Handicappers Vs. ‘Scamdicappers’

Sports betting analysts from The Game Day explore the world of betting tipsters, and explain how punters can find trust in this ever-growing service.

With legal sports betting as accessible as it has ever been, the question arises: Who do I listen to for an edge? Clearly, most of the action is on social media, but which voice is worth engaging with?

With the ever-growing need to wade through an ocean of information – determining what information to research and which tipster picks to use or ‘tail’ – being a casual sports bettor has never been more complicated. Like anything complex, betting on sports requires a sound long-term plan and the ability to be on the lookout for possible hurdles.


Bankroll management involves two steps: Set (1) a total amount for your betting budget (your bankroll), and (2) an amount for each individual wager (unit).

Generally, bettors are recommended to place 1-5% of their bankroll on an individual wager.

Sometimes, a tipster will recommend a bettor put down an amount well above one’s comfort zone. In this event, a ‘scamdicapper’ might’ve just blown their cover.

‘Scamdicappers’ often charge exorbitant fees for their services and advise you to go beyond what your resources allow, emptying your pockets on a single wager. They will even get you to the point where they recommend you stake double or triple your allotted budget so that you will place their minimum bet on  a sensationalized ‘Lock of the Day’ type of tip.

If you vary the amount you’re placing on each bet, you’re only increasing the margin for error,” says pro bettor Kenny Bets Big. “[Betting for the long term] is no different than when you invest in stocks or cryptocurrency. You spread it out and diversify it to give yourself the best chance for long-term profitability.”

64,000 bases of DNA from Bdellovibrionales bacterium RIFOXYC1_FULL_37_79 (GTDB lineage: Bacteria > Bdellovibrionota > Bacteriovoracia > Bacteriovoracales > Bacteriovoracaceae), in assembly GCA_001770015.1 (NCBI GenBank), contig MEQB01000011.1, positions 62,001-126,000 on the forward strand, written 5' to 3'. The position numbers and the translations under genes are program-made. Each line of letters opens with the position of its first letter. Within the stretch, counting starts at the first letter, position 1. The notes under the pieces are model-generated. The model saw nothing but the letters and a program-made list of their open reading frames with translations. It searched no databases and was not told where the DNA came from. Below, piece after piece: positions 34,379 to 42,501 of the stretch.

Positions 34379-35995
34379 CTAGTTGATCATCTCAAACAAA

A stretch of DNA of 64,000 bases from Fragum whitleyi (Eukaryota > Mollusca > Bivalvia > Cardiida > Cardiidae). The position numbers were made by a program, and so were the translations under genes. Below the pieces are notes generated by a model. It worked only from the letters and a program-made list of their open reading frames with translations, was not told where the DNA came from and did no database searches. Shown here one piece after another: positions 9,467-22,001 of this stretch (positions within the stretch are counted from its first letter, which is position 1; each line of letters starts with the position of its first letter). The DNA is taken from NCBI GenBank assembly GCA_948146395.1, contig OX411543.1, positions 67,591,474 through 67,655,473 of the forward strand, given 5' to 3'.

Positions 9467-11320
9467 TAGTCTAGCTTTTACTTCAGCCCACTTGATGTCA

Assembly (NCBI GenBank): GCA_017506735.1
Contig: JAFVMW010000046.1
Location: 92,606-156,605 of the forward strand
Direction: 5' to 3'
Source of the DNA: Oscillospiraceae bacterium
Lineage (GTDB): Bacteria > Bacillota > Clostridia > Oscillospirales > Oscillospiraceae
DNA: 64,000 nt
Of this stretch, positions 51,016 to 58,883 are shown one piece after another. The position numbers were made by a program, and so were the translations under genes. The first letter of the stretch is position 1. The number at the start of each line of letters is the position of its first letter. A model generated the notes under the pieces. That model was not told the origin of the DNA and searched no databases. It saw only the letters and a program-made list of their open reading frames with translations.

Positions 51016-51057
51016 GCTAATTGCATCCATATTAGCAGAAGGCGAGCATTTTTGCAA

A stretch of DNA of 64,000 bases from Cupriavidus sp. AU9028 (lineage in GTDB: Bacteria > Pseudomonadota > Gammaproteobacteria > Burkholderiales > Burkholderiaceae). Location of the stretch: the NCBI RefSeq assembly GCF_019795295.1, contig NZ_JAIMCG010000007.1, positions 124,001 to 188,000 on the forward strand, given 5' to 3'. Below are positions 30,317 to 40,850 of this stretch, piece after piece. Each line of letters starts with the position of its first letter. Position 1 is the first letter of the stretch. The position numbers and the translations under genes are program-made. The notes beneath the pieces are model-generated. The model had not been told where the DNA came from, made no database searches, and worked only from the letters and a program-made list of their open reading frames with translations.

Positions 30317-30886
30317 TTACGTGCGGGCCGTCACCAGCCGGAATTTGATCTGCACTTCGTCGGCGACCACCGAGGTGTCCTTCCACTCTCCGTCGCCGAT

Prospective bettors looking for help should check on the transparent sharing of win-loss records with the total units won or lost. Unfortunately, an albatross still hangs around the neck of the betting industry: the potential fabrication of bets, which can be manipulated with internet publishing tools.

“No one actually hits 90% of their bets and is up 10,000 units in a season,” said Matthew Holt, President and CEO of US Integrity who also serves as Vice-Chair of the Fantasy Sports & Gaming Association. “But if you can show that, through the course of the season, you are maintaining a success rate in the 53-58% range, and it is being tracked transparently, that may help drive some customers your way.”

Sports betting publishers are aiming to promote transparency as the field of public ‘experts’ grows.

“From a record tracking perspective, if someone wants to keep a public record, our site ensures that when a user locks in a pick, it actually exists at a sportsbook,” said Rob Pizzola, pro bettor and COO of Betstamp, a site that locks and tracks betting predictions from registered, approved personalities. “This prevents users from uploading picks after the games have started or gone final (past posting) or from posting fake lines that were never available to boost their record.”

Context matters, though. A pundit’s win-loss record can go a long way toward building credibility. However, if a bettor has a losing record, that doesn’t automatically mean they aren’t profitable or worth following.